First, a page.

Australian fibre connections double in a year

ABS figures reveal that Australians downloaded 1.7 exabytes of data in the December quarter

The technology mix of the National Broadband Network has begun to tilt towards fibre to the node (FTTN), but figures from the Australian Bureau of Statistics reveal that fibre to the premises (FTTP) was the fastest growing Internet access technology in the 12 months from December 2014 to December 2015.

FTTP connections almost doubled during the period covered by the ABS’ latest Internet Activity report, growing from 324,000 to 645,000.

(NBN only launched its FTTN offering in September so the technology wasn't measured in the ABS release.)

DSL-based technologies declined slightly, while fixed wireless connections grew by a quarter and mobile wireless stayed steady.

Satellite also declined slightly and cable connections grew by just under 4 per cent.

The figures reveal that Australians downloaded 1.71 million terabytes — or 1.7 exabytes — in the three months ending 31 December 2015.

That represents an almost 50 per cent increase on the quarter ending 31 December 2014. Looking only at fixed broadband connections, downloads grew by more than 50 per cent during the period, from 1,112,379TB to 1,673,123TB for the quarter.

The ABS download statistics are based on figures from ISPs with more than 1000 subscribers. In total there were 12,853,000 Australian broadband connections, the report said.

NBN download growth outstripped the Australian average during the period, figures released by the company reveal.

At the end of December last year the average monthly downloads per end user on the National Broadband Network reached 112GB, representing growth of over 67 per cent from December 2014.

In addition, figures from NBN also reveal the average total uploads reached 16GB per user per month at the end of 2015.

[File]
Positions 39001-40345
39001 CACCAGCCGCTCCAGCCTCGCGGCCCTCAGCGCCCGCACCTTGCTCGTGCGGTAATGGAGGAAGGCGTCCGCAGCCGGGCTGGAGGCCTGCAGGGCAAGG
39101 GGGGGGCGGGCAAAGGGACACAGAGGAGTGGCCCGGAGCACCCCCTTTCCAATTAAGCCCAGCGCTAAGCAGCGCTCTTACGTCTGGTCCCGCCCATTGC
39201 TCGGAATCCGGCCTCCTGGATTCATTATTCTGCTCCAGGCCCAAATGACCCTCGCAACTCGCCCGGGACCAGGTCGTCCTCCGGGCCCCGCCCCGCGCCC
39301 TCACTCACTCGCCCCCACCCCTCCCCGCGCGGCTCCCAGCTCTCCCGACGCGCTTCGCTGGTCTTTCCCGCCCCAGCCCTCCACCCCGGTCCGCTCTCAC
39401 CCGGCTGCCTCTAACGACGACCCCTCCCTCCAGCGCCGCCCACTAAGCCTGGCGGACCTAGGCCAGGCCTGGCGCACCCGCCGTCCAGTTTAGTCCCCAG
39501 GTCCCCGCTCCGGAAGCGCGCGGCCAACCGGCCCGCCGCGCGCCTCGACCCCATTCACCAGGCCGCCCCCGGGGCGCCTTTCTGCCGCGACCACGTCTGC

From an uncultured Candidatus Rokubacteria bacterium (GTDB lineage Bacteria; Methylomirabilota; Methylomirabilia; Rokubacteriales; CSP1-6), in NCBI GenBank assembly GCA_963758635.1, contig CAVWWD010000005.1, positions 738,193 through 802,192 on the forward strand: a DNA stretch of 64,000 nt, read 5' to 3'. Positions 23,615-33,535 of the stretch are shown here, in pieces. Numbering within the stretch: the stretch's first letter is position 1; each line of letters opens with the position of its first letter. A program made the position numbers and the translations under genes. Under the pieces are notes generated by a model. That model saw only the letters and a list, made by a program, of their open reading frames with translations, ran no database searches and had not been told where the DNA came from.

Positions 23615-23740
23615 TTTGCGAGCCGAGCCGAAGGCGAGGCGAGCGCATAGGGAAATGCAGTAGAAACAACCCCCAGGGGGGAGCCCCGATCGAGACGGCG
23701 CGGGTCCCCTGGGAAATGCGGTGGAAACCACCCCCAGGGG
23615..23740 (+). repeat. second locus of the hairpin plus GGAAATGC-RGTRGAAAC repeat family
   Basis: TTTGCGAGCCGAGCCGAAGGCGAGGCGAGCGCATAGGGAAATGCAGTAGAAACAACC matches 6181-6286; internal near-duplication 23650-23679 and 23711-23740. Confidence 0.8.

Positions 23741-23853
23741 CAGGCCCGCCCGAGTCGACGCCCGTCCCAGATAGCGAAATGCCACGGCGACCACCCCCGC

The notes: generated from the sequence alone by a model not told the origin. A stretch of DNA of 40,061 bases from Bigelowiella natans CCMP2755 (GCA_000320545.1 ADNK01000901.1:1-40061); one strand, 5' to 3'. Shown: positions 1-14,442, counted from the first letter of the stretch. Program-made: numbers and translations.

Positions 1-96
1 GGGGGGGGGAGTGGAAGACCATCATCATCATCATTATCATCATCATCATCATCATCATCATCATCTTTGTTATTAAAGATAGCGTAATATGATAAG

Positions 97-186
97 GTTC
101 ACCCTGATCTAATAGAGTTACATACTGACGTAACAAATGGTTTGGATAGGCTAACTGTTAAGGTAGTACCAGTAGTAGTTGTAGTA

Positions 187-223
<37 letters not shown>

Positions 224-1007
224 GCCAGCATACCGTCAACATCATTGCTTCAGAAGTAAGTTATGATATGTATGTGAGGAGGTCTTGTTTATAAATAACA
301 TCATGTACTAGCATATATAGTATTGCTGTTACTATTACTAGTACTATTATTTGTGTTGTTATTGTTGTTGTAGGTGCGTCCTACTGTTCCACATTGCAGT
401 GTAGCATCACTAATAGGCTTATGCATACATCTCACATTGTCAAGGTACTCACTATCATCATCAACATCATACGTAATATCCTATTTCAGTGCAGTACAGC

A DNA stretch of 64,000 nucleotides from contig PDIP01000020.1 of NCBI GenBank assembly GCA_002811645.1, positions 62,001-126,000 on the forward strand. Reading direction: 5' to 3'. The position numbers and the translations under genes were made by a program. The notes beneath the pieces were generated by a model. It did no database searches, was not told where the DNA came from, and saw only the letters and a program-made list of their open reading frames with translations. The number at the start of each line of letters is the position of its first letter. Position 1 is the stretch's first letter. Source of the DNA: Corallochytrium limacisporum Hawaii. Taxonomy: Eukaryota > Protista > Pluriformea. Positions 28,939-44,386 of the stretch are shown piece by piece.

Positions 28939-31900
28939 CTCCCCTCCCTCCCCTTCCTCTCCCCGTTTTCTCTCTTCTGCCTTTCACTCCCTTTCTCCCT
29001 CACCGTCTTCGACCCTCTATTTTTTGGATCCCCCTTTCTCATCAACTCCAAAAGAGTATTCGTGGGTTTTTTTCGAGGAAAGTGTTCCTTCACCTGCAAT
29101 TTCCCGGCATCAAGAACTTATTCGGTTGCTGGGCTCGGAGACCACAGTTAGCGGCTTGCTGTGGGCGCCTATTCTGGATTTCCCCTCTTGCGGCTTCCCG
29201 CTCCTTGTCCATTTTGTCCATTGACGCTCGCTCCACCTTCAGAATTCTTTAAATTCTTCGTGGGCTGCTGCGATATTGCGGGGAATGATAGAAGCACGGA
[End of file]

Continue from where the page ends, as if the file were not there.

“The significant increase in usage over the NBN network tells us the more bandwidth Australians have, the more content we want to consume,” NBN’s chief technology officer, Dennis Steiger, said in a statement.

“With forecasts showing the amount of connected devices is predicted to grow from nine to 29 by 2020, access to fast broadband will be critical in allowing us to continue to enjoy uninterrupted viewing on multiple devices at the same time.”

Join the PC World newsletter!

Error: Please check your email address.

Tags NetworkingNational Broadband Network (NBN)national broadband networkbroadbandTelecommunications

Our Back to Business guide highlights the best products for you to boost your productivity at home, on the road, at the office, or in the classroom.

Keep up with the latest tech news, reviews and previews by subscribing to the Good Gear Guide newsletter.
Rohan Pearce

Rohan Pearce

Computerworld
Show Comments

Cool Tech

Crucial Ballistix Elite 32GB Kit (4 x 8GB) DDR4-3000 UDIMM

Learn more >

Gadgets & Things

Lexar® Professional 1000x microSDHC™/microSDXC™ UHS-II cards

Learn more >

Family Friendly

Lexar® JumpDrive® S57 USB 3.0 flash drive 

Learn more >

Stocking Stuffer

Plox Star Wars Death Star Levitating Bluetooth Speaker

Learn more >

Christmas Gift Guide

Click for more ›

Most Popular Reviews

Latest News Articles

Resources

GGG Evaluation Team

Kathy Cassidy

STYLISTIC Q702

First impression on unpacking the Q702 test unit was the solid feel and clean, minimalist styling.

Anthony Grifoni

STYLISTIC Q572

For work use, Microsoft Word and Excel programs pre-installed on the device are adequate for preparing short documents.

Steph Mundell

LIFEBOOK UH574

The Fujitsu LifeBook UH574 allowed for great mobility without being obnoxiously heavy or clunky. Its twelve hours of battery life did not disappoint.

Andrew Mitsi

STYLISTIC Q702

The screen was particularly good. It is bright and visible from most angles, however heat is an issue, particularly around the Windows button on the front, and on the back where the battery housing is located.

Simon Harriott

STYLISTIC Q702

My first impression after unboxing the Q702 is that it is a nice looking unit. Styling is somewhat minimalist but very effective. The tablet part, once detached, has a nice weight, and no buttons or switches are located in awkward or intrusive positions.

Featured Content

Latest Jobs

Don’t have an account? Sign up here

Don't have an account? Sign up now

Forgot password?